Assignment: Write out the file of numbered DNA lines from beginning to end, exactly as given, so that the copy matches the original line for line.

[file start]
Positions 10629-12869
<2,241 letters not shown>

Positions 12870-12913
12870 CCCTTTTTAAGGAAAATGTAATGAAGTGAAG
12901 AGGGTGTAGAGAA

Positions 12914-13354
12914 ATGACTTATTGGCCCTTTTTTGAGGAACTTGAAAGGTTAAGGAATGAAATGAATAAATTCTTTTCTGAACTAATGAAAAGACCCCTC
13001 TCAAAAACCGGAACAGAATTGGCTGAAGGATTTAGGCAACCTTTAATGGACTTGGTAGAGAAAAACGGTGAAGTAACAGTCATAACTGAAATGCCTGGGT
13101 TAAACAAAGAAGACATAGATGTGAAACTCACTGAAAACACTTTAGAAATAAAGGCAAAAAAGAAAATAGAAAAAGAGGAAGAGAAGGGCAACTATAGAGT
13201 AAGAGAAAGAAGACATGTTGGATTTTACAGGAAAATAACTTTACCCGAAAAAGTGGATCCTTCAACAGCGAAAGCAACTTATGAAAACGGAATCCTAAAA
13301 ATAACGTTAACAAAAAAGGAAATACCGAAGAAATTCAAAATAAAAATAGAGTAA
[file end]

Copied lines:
Positions 10629-12869
<2,241 letters not shown>

Positions 12870-12913
12870 CCCTTTTTAAGGAAAATGTAATGAAGTGAAG
12901 AGGGTGTAGAGAA

Positions 12914-13354
12914 ATGACTTATTGGCCCTTTTTTGAGGAACTTGAAAGGTTAAGGAATGAAATGAATAAATTCTTTTCTGAACTAATGAAAAGACCCCTC
13001 TCAAAAACCGGAACAGAATTGGCTGAAGGATTTAGGCAACCTTTAATGGACTTGGTAGAGAAAAACGGTGAAGTAACAGTCATAACTGAAATGCCTGGGT
13101 TAAACAAAGAAGACATAGATGTGAAACTCACTGAAAACACTTTAGAAATAAAGGCAAAAAAGAAAATAGAAAAAGAGGAAGAGAAGGGCAACTATAGAGT
13201 AAGAGAAAGAAGACATGTTGGATTTTACAGGAAAATAACTTTACCCGAAAAAGTGGATCCTTCAACAGCGAAAGCAACTTATGAAAACGGAATCCTAAAA
13301 ATAACGTTAACAAAAAAGGAAATACCGAAGAAATTCAAAATAAAAATAGAGTAA